Deputy Prime Minister Davis: BEC decision process “in the best interest of the Bahamian people”

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Electricity Costs to consumers will be further reduced by 30%

Deputy Prime Minister Hon. Philip Brave Davis

Elcott Coleby

Bahamas Information Services

Further to the Prime Minister’s trip to Washington DC as both the Bahamas Prime Minister and CARICOM Chair, the government of The Bahamas decided to defer the announcement of the strategic partner for BEC until after interventions and discussions coming out of the energy security summit according to Deputy Prime Minister Philip Davis. This decision making process is in the best interest of the Bahamian people.

The energy security summit is scheduled for the 26th and 27th January 2015 in Washington DC.

At that summit, United States Vice President Joseph Biden will deliver the policy position of the United States as regards energy security for the Caribbean region. The Prime Minister will also have an opportunity to reconcile both policies and to discuss The Bahamas’ energy reform initiatives with our friend to the north in the name of Joseph Biden and point out how his government’s P3 policy will facilitate the reduction in electricity costs by 30% in two years, making The Bahamas an increasingly competitive destination for tourism travel and foreign direct investment.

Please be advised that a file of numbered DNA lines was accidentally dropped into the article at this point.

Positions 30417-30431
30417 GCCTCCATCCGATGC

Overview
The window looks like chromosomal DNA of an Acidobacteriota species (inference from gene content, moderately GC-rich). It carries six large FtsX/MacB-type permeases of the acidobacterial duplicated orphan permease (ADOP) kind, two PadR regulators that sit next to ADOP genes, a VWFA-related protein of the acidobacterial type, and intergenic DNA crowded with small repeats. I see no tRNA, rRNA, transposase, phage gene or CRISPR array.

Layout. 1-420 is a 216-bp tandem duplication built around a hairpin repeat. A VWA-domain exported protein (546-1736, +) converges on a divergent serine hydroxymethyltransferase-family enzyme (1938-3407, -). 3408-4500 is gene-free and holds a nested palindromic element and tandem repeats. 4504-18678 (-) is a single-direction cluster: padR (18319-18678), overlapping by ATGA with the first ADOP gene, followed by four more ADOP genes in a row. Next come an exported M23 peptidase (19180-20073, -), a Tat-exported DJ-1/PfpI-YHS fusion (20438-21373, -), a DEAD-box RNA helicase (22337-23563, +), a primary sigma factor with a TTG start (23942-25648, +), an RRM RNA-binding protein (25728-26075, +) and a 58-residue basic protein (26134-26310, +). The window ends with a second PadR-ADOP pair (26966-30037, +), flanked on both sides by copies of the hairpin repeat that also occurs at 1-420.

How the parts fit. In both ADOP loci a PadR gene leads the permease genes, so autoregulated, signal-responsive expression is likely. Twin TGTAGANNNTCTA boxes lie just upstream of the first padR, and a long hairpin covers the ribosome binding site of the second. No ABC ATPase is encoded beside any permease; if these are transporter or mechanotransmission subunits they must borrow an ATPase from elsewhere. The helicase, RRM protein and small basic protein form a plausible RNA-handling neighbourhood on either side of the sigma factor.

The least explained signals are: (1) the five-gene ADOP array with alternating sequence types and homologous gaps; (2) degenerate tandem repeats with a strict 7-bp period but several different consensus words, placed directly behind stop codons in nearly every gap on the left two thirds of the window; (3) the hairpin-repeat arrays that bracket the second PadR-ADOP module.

“The Prime Minister has indicated that he’s having a meeting next week with the vice president of the United States of America where energy will be discussed as the topic and he thought before they make the announcement perhaps he should hear what they are saying about this aspect of energy in the whole Caribbean” said Deputy Prime Minister Philip Davis on Friday, 23rd January.

“So we think we are where we want to be and it’s only a question as to those things happening.”

The initial announcement to restructure the Bahamas Electricity Corporation (BEC) was advertized in the press in August 2013 with an initial launch date of May 2014. The initial reform model to split BEC into operational and administrative business entities was discontinued in favor of a strategic partner with the financial capacity to invest hundreds of millions of dollars into BEC under the government’s P3 policy with no impact on the national debt. As to the delay, the Deputy Prime Minister indicated that getting this huge undertaking right is well worth the wait.

“First of all, it is a monumental step we are taking and I think we want to ensure that what we are doing is in the best interest of the Bahamian people” said Mr. Davis. He also said that the government consulted extensively when it listened to, assessed and evaluated (inputs and advice from civil society and industry experts) before making a final decision.

The current cost of electricity in The Bahamas is around forty-four cents per kilowatt hour. The restructuring of BEC is intended to reduce this cost to consumers by 30% to around thirty-one cents based on current fuel and other input costs.